Texas Lawmakers Seek CHIPS Act Funding Approval

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The bill incentivizes semiconductor producers to do business in the United States and could potentially fuel an unprecedented expansion for Samsung in central Texas.

AUSTIN, Texas — Texas lawmakers have called on Congress to finally pass funding for the “CHIPS” law.

The bill incentivizes semiconductor producers to do business in the United States, but the funding bill stalls.

On Friday, Texas House Speaker Dade Phelan sent a letter to U.S. Representative Michale McCaul, saying the bill would help Texas create more high-income, high-skilled jobs.

“The U.S. Congress now has the opportunity to build on our state’s success by passing the CHIPS Act of 2022. If passed, the legislation would further enhance our competitive advantage in an increasingly important semiconductor industry. , would spur additional investment in our manufacturing capacity and allow Texas to add even more highly-skilled, high-income jobs to our workforce,” Phelan wrote in the letter.

McCaul also released a letter calling for the legislation to be passed.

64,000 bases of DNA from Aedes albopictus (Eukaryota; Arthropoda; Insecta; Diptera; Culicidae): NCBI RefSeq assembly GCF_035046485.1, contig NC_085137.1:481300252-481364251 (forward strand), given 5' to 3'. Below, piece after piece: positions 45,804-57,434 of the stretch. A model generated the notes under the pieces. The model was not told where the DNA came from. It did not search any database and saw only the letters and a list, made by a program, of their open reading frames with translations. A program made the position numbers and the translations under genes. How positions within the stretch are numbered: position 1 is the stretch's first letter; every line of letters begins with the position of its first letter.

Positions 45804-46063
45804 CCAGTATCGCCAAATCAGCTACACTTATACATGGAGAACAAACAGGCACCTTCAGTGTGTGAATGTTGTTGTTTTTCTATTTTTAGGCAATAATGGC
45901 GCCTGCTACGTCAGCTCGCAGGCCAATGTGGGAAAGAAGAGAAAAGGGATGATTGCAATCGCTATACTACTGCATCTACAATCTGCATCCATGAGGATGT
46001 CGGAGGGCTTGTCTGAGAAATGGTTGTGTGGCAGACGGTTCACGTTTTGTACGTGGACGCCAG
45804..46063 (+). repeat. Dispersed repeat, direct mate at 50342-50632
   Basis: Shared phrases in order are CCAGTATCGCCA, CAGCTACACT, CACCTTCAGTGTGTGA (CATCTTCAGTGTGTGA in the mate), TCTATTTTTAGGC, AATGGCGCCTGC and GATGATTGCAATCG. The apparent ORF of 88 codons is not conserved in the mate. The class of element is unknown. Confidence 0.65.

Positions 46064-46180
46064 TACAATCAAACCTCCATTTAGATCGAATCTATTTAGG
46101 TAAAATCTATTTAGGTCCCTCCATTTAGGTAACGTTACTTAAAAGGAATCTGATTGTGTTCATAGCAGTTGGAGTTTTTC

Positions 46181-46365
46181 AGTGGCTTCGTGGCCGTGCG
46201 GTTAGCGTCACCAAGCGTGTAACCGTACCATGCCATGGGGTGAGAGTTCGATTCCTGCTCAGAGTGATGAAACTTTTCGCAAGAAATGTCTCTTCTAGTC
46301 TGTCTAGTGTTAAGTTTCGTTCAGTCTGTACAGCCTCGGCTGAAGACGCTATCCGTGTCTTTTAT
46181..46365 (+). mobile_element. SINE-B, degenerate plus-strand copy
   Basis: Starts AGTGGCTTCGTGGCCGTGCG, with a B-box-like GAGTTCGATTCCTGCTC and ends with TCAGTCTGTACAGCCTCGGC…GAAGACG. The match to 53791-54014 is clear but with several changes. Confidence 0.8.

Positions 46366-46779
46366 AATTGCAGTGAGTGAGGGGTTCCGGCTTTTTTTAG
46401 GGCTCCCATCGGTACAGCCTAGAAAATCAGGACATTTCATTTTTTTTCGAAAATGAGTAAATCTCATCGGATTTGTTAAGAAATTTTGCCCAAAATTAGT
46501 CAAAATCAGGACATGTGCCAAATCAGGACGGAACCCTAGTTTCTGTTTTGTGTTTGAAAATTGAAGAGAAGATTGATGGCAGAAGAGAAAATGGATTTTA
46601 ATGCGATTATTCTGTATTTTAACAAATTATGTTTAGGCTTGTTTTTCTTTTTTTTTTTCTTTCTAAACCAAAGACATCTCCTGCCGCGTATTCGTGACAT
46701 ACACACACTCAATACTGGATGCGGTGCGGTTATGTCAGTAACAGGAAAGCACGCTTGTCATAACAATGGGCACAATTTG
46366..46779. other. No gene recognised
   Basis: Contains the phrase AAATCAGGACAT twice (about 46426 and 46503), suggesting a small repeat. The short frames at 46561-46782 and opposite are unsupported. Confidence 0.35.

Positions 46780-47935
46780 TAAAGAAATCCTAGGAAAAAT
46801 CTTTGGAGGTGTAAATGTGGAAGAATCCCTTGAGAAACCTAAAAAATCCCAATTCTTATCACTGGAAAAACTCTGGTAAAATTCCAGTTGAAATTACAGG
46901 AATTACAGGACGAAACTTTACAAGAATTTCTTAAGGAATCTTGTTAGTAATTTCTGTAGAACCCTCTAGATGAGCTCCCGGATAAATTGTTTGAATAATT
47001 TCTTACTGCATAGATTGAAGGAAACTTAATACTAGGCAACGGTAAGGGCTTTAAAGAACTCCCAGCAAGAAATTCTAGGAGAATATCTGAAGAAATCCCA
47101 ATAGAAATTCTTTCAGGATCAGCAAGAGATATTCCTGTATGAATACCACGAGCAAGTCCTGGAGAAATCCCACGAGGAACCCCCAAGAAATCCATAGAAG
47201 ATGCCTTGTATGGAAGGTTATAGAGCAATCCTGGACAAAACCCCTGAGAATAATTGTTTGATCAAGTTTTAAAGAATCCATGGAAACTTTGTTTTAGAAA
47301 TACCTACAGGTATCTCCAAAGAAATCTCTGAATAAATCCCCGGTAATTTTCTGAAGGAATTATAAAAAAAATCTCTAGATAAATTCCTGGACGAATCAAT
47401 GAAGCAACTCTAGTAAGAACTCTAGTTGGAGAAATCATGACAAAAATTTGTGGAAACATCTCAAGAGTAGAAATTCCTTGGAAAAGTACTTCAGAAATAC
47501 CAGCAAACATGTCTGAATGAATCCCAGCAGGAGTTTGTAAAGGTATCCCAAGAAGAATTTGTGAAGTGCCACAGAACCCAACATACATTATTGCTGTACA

“I am proud to have joined Rep. Matsui as the original sponsors of The Chips Act. It has been a long process, but this national security legislation will ensure that we manufacture semiconductors – the brains behind everything from cellphones to fighter jets – right here in America,” McCaul said in part.

The act could fuel an unprecedented expansion for Samsung in central Texas. The company has filed documents to build up to 11 new semiconductor factories between Austin and Taylor, representing nearly $200 billion in new investment. Documents show that this massive investment would create more than 10,000 jobs.

This is in addition to Taylor’s $17 billion factory already under construction.

Taylor City Mayor Brandt Rydell explained what this type of massive investment would mean for the community.

“There’s an energy and an enthusiasm, of course, tempered by some apprehension about the fear of the unknown, because, you know, we’ve never experienced anything like this before in our community,” he said. -he declares. “I’m not sure there are many places in the world that have had something at the scale of an investment potentially approaching $200 billion.”

The state tax incentive program that has helped Samsung and many other businesses build in Texas is called Chapter 313 and expires at the end of the year. Many companies have filed Chapter 313 petitions to keep their options open for future projects, which ultimately means nothing is set in stone at this point.

Samsung, if it chooses, could move factory plans to another state in the future, but CHIPS funding could create more incentives for companies, like Samsung, to do business in the United States. United and Texas in particular.

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